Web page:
Once We Were Brothers (migrated from bookblogger)

Once We Were Brothers by Ronald H. Balson

When Ben Solomon begins his tale of how Otto Piatek, taken in and cared for by Ben’s family, turned against all of them and became a Nazi war criminal, you have the sense of this being just another Holocaust tale.  However, as his tale unwinds, you also begin to get sucked in to the charges that he stole from Ben’s family and how a civil suit is the means by which Ben might expose his true identity.  Otto Piatek, alias Elliot Rozenzweig, has created a persona for himself, however, enmeshed in the highest society of Chicago and known for his generous philanthropy.  It takes the team of a gutsy PI named Liam and an attorney with high ethics and strong drive, named Catherine, to help Ben pursue his challenge.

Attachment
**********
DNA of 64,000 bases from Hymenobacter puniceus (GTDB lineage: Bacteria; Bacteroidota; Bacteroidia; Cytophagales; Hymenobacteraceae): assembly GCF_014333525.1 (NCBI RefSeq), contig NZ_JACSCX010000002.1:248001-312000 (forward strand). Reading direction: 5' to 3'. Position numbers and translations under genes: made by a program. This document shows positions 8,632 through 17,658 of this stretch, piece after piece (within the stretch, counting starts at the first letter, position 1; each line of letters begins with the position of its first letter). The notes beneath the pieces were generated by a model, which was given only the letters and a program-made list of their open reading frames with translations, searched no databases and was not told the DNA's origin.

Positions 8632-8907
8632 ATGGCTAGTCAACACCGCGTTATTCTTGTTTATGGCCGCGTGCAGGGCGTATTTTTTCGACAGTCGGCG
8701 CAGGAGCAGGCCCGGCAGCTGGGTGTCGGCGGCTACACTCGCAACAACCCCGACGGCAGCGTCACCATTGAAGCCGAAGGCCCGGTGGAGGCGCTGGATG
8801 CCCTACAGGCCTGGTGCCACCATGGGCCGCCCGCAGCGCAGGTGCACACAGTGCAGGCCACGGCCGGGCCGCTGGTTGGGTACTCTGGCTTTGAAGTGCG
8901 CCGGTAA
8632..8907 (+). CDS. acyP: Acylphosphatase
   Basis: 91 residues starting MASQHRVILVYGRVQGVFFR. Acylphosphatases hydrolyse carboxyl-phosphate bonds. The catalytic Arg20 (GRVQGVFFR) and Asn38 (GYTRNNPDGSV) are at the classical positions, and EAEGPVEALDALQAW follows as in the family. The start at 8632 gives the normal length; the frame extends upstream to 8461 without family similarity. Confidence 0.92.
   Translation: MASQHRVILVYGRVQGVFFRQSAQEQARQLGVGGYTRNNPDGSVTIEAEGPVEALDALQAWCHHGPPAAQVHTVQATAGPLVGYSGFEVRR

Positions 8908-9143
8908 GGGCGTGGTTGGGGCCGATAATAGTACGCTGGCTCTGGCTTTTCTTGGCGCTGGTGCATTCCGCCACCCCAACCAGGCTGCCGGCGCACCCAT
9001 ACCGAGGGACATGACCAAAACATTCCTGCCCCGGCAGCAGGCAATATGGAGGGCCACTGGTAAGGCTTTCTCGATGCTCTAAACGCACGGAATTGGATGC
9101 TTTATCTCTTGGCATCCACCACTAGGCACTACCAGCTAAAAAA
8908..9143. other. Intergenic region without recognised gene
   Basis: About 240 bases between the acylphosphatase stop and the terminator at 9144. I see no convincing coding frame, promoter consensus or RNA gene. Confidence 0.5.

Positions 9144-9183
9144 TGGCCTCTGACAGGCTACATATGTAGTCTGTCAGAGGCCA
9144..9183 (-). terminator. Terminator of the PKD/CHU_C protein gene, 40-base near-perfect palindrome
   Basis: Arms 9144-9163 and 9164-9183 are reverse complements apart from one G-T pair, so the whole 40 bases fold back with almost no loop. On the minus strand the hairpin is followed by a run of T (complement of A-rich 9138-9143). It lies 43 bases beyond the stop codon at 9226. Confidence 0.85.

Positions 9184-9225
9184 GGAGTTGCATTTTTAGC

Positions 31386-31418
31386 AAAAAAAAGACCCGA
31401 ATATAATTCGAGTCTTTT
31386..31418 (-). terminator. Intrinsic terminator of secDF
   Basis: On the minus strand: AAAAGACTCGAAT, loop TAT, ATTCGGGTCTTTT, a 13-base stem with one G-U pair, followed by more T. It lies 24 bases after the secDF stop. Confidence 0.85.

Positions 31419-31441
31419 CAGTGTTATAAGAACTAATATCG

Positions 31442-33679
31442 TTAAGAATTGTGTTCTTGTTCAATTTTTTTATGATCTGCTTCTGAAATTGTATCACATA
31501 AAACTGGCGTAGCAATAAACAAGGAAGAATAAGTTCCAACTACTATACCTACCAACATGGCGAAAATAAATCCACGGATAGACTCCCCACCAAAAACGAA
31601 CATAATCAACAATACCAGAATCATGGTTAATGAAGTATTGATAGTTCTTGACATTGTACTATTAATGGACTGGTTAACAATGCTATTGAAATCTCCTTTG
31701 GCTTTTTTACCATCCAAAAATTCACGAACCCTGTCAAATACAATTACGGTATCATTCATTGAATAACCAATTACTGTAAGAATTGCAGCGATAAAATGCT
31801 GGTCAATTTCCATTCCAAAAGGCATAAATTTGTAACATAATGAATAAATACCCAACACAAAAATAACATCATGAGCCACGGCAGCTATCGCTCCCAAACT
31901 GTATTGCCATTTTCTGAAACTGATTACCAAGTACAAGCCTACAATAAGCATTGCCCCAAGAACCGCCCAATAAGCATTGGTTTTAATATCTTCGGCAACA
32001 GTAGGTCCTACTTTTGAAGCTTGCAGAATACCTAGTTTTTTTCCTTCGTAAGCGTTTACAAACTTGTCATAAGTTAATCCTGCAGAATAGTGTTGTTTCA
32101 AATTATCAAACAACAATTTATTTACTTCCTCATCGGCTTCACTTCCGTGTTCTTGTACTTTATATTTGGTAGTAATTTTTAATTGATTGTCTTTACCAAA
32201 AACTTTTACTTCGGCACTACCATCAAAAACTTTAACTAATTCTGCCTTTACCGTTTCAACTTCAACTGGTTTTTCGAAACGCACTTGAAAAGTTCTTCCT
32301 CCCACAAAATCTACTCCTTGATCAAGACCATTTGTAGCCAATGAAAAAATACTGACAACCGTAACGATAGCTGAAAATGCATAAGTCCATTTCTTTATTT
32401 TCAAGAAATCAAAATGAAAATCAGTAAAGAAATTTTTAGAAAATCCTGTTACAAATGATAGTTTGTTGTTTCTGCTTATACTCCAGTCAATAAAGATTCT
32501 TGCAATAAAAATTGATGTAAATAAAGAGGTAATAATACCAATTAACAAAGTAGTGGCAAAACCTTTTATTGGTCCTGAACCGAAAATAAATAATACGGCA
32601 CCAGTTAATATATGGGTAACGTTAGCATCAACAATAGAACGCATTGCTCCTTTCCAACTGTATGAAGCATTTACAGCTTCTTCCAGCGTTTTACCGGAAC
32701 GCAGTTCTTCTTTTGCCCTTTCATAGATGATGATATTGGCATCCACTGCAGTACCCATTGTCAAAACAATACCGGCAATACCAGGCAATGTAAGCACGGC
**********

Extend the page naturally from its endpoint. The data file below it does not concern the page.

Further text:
Essentially there are 2 stories that intertwine, with the telling of Ben’s story that took place in Poland and the tale of the legal procedures.  While the beginning of the book focuses on Poland, the latter part focuses on the lawsuit and the suspense of the legal proceedings builds and builds and makes the book very hard to put down.  The author definitely draws you in to feeling such affection for Ben and wanting to see him win in his cause.  You are also drawn in to feeling sympathy for Catherine who is fighting a whole team of expensive lawyers singlehandedly.   Catherine is quoted as saying that this made “David and Goliath seem like a fair fight.”  While it is only fiction, when you are reading it, it feels very real and very true, I think because of how well you’ve come to know the characters.  By the end, you just can’t help cheering them on or booing the “bad guys.”

An essential read for anyone who is interested not only in the Holocaust, but in anything related to human rights and in justice being served.

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